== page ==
Bond yields rose slightly this week in a long-overdue correction from straight-line decline, but not enough to move mortgages above 6.5 percent for low-fee deals.

A bigger rate rise was intercepted at mid-week by declines in price in the whole commodity complex. Oil has broken to $67, natural gas to $5.71 (60 percent below last winter’s spike), wholesale gasoline to $1.63 (retail gas should fall below $2.50 in a month or so), and gold may shortly fall below $600. Oil patch people still say that energy markets are vulnerable on the upside, but I have to believe that the last year’s high prices are at last affecting both consumption and supply.

Basic economic data continues to be good: the purchasing managers’ service-sector numbers were fine, and there was no increase in this week’s claims for unemployment insurance.

The housing market is now the all-consuming economic topic, and “prices are falling” is the everybody-says, everybody-knows factoid du jour.

It’s not a whisper-turns-to-hysteria deal. The dominant tone in the prices-are-falling pronouncement is pleasure, often self-satisfied and/or envious: I knew they would fall. Serves ’em right (most common among those who missed the party, couldn’t afford to buy what they thought they deserved, or don’t much care for Realtors). Every bond trader wants a housing collapse and recession. Stock market types are delighted that housing may finally look worse than their (flat) stuff.

Whenever somebody recites the prices-are-falling mantra, take a second to check content. Asking prices? Upside asking prices are always subject to downward revision. Average or median prices? Those are statistical curiosities moving with the mix of houses sold, saying nothing about the fate of individual homes. Or the real deal: homes that cannot be re-sold for a price paid a year or two ago?

There is one database — one — that uses proper “paired-sale” methodology, comparing the resale prices of the same house over time. OFHEO, the new regulator of Fannie and Freddie, has built that database by using millions of appraisals going back to the 1970s, then breaking values into 275 big metropolitan statistical areas (MSAs).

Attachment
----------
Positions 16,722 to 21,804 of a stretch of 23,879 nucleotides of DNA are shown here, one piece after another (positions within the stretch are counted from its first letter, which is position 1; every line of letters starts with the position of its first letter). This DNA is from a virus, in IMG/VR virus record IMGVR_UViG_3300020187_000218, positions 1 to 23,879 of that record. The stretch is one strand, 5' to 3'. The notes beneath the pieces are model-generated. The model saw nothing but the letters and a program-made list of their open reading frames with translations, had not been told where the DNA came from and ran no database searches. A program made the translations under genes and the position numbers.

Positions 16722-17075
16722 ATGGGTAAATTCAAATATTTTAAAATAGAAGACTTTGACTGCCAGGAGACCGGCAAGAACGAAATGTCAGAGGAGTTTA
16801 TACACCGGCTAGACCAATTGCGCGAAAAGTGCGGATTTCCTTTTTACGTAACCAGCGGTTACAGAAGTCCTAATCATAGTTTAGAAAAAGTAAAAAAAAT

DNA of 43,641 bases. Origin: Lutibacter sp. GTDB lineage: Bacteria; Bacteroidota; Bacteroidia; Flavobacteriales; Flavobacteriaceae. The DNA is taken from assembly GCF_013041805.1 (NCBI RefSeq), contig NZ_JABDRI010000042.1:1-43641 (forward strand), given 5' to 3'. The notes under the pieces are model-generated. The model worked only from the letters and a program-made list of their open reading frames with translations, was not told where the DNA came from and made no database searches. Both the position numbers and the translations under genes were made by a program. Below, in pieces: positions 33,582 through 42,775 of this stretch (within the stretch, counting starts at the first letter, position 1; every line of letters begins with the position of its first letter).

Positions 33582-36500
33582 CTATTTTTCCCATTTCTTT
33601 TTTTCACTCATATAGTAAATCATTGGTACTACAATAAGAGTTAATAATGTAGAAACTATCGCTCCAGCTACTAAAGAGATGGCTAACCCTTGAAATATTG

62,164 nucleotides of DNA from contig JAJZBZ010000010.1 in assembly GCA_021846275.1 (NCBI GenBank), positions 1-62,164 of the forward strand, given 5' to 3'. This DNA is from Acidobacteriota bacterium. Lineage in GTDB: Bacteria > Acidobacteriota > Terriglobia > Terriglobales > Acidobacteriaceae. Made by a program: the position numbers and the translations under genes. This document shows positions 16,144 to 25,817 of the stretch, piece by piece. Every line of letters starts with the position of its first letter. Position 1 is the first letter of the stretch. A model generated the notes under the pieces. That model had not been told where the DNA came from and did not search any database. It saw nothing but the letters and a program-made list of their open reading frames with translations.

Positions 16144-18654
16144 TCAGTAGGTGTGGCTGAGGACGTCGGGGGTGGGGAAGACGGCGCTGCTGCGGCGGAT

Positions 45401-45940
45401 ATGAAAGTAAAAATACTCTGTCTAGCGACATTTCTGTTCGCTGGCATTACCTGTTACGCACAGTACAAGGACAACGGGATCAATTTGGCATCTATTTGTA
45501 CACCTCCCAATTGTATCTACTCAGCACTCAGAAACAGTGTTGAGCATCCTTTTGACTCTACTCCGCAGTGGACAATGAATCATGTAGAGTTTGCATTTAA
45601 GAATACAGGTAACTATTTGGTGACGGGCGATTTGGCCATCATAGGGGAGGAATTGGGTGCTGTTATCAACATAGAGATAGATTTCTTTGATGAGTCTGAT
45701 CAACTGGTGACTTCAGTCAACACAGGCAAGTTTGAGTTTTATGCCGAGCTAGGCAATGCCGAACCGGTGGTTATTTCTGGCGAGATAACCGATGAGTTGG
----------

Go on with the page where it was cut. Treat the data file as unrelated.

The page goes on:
I hate to give credence to those happy to see prices fall, but they are falling. OFHEO says that in the second quarter this year home prices fell in 61 of 275 MSAs versus only 15 in second-quarter 2005. The overall deceleration in national prices from a 10.06 percent annual gain to 1.17 percent was the most abrupt ever measured. That said, the pattern underway does not look at all like the Bubbleologists’ forecast, in two ways.

First, the declines are shallow, just like previous end-of-boom episodes. Of the 61 declining MSAs, only four fell by 2 percent annualized, and two by 3 percent, none larger.

Second, and confounding: of the 61, only 11 were in the Bubble Zones (4 California, 3 Massachusetts, 3 Florida, and 1 Nevada), and 34 were in the Auto Wreck — Michigan, Indiana, Ohio, and related spots. Seventeen of the bottom 20 were there, too.

One way to read the data: the land-scarce and wealth-rich Bubble Zones are the resilient polar opposites of the land-rich and economically poor Rust Belt. Land-rich Arizona and Nevada, and condo-crazy Florida may faint, but not the coasts.

Or … the Auto Wreck is just a precursor, an indicator of spreading economic ill-health, and the Bubble Zones are on the way down and certain to hit bottom, too.

I continue to believe in the great economic strength and scarcity on the coasts, but I am disturbed by an aspect of delay in the data. The OFHEO numbers are April-June figures, and housing conditions have deteriorated steadily and considerably since, best measured by increasing un-sold inventory.

A modest decline in price from a top would be routine, and sometime this winter we’ll know whether that’s what we have, or something else.

Lou Barnes is a mortgage broker and nationally syndicated columnist based in Boulder, Colo. He can be reached at

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